It’s impossible to design for 100% of users. That said, we should always aim to keep diversity in mind — from visual impairment, allergies to neurodiversity — especially when making design decisions. Questioning how accessible, effective and inclusive our work is will help us to shift design from good to great, and then to even better. That’s when we know that every design and subsequently every user will always benefit from our inclusive design approach.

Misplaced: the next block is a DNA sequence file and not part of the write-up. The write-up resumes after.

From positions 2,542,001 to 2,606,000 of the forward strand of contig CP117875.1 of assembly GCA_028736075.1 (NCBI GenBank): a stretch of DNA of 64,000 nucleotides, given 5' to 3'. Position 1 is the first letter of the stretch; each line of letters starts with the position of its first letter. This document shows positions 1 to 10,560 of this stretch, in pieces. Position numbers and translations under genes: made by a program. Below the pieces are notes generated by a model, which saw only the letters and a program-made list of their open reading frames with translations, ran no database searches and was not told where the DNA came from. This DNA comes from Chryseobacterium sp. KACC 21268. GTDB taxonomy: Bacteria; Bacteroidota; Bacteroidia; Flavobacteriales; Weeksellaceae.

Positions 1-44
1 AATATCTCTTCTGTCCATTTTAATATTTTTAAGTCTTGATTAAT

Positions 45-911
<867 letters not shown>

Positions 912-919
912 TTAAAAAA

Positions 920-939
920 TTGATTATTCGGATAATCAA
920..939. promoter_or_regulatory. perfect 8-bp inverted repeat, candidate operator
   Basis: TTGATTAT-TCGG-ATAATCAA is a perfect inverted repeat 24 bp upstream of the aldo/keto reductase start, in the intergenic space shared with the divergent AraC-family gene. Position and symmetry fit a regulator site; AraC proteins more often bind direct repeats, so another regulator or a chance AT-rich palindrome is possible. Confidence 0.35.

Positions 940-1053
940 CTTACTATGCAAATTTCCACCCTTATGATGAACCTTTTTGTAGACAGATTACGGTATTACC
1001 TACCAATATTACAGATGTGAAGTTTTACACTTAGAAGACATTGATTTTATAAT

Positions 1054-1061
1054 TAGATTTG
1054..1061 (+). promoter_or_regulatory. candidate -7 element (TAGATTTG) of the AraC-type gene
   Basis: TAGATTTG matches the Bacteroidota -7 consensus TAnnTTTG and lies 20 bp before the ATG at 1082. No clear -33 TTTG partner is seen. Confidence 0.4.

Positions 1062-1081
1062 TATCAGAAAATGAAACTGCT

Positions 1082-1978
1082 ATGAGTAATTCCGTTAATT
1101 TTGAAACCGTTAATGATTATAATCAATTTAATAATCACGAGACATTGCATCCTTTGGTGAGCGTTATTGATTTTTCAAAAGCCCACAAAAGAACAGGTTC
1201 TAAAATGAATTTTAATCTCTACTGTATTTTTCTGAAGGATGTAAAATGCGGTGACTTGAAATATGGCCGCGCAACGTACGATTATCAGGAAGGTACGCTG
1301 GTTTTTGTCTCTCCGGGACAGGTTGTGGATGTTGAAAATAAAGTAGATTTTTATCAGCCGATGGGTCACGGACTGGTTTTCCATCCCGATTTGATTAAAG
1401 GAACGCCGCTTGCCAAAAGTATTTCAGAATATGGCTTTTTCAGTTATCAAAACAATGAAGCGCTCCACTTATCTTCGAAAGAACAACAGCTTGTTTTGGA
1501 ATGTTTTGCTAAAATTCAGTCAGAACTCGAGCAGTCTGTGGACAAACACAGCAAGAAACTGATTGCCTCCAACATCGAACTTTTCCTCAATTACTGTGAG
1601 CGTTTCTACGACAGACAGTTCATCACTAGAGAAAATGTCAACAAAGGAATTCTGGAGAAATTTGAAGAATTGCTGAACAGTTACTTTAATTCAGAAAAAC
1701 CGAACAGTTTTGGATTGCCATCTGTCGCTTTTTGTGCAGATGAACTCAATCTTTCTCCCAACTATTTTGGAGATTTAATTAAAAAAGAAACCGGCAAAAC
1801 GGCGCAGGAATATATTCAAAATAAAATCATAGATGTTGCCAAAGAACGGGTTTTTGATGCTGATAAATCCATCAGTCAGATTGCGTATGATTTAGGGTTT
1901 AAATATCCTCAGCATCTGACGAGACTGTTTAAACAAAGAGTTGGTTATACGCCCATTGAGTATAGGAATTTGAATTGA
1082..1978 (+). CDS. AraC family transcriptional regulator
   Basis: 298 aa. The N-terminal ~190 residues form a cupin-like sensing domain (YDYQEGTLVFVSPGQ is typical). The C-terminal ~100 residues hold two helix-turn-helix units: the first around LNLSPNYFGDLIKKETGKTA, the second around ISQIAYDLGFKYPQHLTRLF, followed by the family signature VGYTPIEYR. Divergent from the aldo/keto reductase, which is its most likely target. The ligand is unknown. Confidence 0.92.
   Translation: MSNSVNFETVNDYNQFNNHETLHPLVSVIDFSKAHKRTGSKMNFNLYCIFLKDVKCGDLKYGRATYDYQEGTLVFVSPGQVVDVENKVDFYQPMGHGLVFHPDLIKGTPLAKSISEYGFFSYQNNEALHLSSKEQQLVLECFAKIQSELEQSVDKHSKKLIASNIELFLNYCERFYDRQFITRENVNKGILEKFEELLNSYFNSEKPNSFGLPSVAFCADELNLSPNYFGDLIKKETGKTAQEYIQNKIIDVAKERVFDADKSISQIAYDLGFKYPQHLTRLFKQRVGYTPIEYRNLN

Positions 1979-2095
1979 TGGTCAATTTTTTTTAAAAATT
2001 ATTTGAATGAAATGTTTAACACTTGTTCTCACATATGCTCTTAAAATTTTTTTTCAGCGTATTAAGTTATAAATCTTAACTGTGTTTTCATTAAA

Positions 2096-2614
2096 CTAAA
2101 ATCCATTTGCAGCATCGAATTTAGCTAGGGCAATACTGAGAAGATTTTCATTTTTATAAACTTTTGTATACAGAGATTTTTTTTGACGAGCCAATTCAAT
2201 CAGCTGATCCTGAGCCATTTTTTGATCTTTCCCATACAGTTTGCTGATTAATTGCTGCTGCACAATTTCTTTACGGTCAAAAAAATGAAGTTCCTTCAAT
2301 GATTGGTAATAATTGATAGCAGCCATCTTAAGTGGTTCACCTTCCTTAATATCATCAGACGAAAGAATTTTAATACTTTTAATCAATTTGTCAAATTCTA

These principles will help you to evaluate existing designs, guide the design process and educate both designers and consumers about the characteristics of more usable products and environments:
As designers and problem-solvers, we are accountable for the ever-increasing importance of design as well as for the role it now plays in today’s life, society and innovation. It’s our responsibility to not only make design aesthetically appealing, but also to make any design solution — first and foremost — the best it can be.